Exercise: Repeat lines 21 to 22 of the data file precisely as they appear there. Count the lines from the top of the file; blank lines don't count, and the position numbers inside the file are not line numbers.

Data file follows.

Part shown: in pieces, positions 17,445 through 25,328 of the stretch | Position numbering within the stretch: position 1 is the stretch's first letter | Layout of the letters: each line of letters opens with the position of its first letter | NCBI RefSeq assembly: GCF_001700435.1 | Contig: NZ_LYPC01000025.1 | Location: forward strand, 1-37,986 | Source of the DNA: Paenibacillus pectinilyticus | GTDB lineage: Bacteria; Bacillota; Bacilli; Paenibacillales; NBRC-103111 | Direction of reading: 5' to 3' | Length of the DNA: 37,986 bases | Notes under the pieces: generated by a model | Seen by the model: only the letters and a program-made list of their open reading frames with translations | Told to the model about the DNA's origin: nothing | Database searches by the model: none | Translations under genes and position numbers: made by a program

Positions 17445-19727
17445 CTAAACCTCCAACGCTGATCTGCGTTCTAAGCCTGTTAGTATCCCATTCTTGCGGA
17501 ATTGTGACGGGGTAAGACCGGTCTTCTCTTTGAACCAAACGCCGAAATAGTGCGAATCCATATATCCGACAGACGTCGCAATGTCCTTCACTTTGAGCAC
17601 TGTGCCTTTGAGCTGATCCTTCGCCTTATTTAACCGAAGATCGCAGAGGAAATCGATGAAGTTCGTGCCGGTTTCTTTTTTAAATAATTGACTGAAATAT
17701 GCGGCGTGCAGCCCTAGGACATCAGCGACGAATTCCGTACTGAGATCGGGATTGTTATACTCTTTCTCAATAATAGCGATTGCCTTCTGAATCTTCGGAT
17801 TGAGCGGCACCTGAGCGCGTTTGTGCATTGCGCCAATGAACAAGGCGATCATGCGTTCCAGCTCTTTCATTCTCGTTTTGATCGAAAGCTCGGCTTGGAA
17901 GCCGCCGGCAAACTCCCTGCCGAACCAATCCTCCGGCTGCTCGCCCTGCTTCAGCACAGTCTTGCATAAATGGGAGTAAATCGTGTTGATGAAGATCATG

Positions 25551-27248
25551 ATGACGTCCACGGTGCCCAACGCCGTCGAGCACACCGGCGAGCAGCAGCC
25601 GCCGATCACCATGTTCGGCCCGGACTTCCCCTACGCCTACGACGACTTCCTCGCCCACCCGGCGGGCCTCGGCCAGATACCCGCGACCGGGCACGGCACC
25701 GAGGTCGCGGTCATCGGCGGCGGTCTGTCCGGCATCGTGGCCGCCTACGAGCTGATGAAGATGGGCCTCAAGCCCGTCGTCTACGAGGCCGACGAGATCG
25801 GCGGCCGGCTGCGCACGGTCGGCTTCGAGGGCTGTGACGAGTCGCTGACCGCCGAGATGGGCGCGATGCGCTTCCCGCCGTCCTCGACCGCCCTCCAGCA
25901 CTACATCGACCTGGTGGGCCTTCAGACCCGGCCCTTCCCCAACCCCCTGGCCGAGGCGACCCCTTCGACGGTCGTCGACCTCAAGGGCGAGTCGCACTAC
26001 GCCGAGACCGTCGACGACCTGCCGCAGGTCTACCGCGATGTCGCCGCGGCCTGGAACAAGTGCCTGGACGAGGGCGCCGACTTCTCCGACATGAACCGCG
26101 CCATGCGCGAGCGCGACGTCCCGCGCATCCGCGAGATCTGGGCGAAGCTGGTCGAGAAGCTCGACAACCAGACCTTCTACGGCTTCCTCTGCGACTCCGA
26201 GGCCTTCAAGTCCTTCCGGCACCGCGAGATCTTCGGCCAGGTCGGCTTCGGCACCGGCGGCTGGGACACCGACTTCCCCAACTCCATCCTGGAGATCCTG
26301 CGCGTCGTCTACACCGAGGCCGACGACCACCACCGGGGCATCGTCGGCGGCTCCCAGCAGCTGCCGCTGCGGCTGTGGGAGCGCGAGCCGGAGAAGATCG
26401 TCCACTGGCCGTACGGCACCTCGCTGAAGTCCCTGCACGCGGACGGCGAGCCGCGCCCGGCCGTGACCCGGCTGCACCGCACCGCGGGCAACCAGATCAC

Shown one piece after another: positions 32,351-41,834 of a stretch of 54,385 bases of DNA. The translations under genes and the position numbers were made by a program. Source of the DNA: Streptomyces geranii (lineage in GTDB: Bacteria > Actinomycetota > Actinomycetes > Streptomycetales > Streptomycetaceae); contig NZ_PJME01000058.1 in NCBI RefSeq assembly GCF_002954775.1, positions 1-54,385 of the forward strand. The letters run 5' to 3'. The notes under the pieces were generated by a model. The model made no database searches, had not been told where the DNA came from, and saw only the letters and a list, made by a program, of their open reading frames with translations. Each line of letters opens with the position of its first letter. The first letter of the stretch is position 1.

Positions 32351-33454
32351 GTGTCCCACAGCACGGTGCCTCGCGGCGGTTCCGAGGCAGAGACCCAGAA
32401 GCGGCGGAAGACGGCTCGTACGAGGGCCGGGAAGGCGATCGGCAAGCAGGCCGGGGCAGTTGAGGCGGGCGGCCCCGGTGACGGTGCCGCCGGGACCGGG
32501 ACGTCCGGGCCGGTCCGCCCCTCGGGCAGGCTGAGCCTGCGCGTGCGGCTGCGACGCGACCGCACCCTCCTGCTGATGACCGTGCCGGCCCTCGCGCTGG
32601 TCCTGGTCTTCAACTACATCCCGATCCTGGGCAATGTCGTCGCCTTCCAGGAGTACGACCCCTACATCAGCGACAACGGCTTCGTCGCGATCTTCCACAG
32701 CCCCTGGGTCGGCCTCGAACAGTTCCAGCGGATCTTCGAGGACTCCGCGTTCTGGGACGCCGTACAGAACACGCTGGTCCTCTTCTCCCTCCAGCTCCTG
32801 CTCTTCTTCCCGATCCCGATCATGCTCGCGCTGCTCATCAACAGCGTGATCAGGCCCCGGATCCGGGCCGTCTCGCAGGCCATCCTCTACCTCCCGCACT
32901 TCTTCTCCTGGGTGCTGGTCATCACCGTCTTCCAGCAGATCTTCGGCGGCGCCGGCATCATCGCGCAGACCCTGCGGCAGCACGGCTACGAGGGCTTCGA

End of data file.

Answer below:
Positions 32351-33454
32351 GTGTCCCACAGCACGGTGCCTCGCGGCGGTTCCGAGGCAGAGACCCAGAA